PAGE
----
Raising the Independent Companies: Australia’s first special forces

The camp at Wilsons Promontory

The camp at Wilsons Promontory was given the cover name of No 7 Infantry Training School. To confuse any local spies, there was no No 6 Infantry Training School.
Courtesy TG Nisbet 

A small British military mission arrived in Australia in November 1940. Its task was to establish a covert camp to train Australians as special forces for use behind enemy lines. The rugged and isolated Wilsons Promontory, a narrow-necked peninsula 230kms south east of Melbourne, was chosen.

Volunteers were sought from the AIF who were under 33 years, single, and without dependents or strong family ties. Only the fit, self-reliant and adventurous were selected. They included bushmen, farmers and sportsmen who were formed into units each with 272 men.

These men were highly trained as guerrilla fighters for independent actions behind enemy lines. Each man became skilled in weapons’ use, infiltration, reconnaissance, field craft, demolition and signals.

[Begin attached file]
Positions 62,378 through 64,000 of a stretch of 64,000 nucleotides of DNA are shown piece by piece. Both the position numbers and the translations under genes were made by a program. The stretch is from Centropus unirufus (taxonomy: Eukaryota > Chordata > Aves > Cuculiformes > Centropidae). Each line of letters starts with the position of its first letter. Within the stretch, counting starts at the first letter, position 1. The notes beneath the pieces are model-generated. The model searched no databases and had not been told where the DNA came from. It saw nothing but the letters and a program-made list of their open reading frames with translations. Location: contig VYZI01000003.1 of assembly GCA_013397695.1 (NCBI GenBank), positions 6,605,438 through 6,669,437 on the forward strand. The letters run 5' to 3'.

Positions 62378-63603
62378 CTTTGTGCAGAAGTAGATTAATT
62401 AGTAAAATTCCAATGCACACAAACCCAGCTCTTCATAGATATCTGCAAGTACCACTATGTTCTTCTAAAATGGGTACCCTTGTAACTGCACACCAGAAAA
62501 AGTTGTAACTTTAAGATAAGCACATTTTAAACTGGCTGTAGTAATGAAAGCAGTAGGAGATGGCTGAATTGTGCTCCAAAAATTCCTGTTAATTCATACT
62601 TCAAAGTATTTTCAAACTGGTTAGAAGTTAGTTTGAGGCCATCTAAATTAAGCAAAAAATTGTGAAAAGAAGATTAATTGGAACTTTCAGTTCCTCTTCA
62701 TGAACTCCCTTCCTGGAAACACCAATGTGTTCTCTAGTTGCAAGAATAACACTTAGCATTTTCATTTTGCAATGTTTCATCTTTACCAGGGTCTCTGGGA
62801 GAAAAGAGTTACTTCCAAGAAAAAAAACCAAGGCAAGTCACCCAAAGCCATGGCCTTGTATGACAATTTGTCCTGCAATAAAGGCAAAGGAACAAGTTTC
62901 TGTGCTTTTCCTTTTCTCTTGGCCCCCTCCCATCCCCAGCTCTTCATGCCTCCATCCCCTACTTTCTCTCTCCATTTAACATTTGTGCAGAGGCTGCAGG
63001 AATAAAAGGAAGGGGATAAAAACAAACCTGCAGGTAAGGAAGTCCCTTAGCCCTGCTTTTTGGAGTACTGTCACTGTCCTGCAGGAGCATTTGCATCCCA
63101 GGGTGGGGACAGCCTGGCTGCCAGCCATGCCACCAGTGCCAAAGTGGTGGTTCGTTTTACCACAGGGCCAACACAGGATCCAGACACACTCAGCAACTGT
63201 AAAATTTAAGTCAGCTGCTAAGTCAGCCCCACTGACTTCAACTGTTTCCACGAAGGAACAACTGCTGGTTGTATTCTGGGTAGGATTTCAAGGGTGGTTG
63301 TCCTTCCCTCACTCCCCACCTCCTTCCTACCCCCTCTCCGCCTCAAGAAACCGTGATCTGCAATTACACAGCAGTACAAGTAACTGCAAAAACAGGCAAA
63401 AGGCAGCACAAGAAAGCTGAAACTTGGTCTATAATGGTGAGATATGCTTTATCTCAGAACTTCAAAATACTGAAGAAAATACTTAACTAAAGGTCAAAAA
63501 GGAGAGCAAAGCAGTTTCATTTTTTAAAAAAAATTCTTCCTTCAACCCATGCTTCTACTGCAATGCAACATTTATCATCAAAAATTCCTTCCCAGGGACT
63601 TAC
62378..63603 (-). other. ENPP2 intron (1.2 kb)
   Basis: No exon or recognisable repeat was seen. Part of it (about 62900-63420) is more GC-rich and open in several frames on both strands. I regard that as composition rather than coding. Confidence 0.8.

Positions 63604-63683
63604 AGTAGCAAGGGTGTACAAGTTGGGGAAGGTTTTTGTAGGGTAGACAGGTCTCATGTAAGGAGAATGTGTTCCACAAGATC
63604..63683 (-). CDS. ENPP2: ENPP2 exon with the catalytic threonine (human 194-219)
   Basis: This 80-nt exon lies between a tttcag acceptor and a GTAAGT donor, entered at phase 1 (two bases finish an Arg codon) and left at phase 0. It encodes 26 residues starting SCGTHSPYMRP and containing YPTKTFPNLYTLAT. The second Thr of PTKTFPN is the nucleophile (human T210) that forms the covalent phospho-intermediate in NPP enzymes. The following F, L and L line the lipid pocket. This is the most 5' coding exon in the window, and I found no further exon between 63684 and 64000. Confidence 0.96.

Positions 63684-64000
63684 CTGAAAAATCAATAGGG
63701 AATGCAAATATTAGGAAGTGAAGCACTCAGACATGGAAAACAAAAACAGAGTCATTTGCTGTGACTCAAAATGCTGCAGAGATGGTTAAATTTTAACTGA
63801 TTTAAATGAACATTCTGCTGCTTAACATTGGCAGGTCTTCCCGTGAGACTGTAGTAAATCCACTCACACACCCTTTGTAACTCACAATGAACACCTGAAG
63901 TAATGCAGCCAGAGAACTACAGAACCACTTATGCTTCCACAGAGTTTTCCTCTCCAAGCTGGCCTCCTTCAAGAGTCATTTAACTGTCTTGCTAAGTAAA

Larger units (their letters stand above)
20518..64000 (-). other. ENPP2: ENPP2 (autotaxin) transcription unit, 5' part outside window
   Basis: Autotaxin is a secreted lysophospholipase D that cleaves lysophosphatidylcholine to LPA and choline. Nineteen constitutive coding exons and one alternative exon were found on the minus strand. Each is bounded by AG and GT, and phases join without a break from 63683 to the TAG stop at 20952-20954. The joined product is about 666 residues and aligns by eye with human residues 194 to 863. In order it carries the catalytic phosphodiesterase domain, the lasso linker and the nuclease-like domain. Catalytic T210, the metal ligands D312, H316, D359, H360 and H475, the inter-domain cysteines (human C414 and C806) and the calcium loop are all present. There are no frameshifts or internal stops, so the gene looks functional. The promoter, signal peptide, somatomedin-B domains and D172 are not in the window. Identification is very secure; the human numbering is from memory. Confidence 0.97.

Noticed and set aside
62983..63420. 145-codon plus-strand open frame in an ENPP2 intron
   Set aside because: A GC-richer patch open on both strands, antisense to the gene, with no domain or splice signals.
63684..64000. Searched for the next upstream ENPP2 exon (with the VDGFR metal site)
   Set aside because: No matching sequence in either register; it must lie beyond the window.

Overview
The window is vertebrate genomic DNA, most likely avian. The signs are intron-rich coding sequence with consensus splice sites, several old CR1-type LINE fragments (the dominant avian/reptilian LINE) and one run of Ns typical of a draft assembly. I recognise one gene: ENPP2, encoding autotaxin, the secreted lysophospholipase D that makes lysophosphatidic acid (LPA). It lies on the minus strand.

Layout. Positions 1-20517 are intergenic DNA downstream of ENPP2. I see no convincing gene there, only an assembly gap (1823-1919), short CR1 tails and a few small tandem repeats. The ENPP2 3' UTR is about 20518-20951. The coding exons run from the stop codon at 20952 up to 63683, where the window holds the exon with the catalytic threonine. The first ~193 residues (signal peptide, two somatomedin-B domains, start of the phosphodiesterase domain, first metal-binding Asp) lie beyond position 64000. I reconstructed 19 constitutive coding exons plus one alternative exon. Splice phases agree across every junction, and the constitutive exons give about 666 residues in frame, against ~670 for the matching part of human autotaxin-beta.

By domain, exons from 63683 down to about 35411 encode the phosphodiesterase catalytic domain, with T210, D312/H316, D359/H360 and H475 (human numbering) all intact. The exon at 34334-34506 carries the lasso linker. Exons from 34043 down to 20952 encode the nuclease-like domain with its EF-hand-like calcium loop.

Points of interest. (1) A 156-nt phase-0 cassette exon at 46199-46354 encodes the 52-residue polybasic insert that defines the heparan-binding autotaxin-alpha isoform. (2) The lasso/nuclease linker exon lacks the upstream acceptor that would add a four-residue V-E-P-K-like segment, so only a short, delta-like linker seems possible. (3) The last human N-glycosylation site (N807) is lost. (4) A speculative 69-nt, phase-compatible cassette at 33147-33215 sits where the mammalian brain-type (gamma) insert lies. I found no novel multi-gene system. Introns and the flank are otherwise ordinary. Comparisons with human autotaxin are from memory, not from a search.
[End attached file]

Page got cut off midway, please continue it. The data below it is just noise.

The second unit raised, the No 2 Independent Company, was recruited largely from Western Australia (81%). Some of the officers and specialists came from the eastern states.

This unit was redesignated as the 2/2nd Independent Company while fighting in East Timor.

No 1 and No 2 Independent Company were then attached to Lark and Sparrow Forces.

British Military Mission instructors

British Military Mission instructors, Captain (Capt) Freddie Spencer Chapman and Captain (Capt) Michael ‘Mad Mike’ Calvert, were specialists in field craft and demolition. The British instructors departed when the Australian government determined that these units would only be used for the defence of Australia.
Courtesy Chatto & Windus